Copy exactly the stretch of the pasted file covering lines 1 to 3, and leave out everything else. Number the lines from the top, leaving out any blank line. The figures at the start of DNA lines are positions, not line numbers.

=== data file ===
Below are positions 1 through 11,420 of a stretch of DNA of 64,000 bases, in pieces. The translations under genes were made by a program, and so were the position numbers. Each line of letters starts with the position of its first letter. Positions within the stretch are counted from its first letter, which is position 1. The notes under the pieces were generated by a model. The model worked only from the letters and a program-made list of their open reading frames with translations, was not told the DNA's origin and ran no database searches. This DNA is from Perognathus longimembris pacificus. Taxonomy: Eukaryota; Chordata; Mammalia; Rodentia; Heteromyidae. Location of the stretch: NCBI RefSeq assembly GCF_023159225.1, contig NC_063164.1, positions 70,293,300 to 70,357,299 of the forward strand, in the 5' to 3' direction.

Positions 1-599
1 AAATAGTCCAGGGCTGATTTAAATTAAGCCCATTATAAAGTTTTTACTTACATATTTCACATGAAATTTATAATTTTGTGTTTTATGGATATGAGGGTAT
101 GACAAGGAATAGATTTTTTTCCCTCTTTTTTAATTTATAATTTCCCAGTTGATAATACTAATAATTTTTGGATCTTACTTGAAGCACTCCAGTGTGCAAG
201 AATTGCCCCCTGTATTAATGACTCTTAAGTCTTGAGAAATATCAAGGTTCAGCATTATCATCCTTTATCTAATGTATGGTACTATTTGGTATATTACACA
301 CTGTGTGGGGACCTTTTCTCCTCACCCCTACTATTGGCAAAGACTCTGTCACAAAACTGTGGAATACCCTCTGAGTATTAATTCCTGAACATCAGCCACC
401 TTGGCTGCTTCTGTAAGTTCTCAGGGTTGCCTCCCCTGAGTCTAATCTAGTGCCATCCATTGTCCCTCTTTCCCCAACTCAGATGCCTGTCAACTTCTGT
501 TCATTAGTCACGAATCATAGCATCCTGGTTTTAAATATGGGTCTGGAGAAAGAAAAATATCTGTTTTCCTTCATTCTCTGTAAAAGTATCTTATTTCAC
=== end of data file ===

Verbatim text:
Below are positions 1 through 11,420 of a stretch of DNA of 64,000 bases, in pieces. The translations under genes were made by a program, and so were the position numbers. Each line of letters starts with the position of its first letter. Positions within the stretch are counted from its first letter, which is position 1. The notes under the pieces were generated by a model. The model worked only from the letters and a program-made list of their open reading frames with translations, was not told the DNA's origin and ran no database searches. This DNA is from Perognathus longimembris pacificus. Taxonomy: Eukaryota; Chordata; Mammalia; Rodentia; Heteromyidae. Location of the stretch: NCBI RefSeq assembly GCF_023159225.1, contig NC_063164.1, positions 70,293,300 to 70,357,299 of the forward strand, in the 5' to 3' direction.

Positions 1-599
1 AAATAGTCCAGGGCTGATTTAAATTAAGCCCATTATAAAGTTTTTACTTACATATTTCACATGAAATTTATAATTTTGTGTTTTATGGATATGAGGGTAT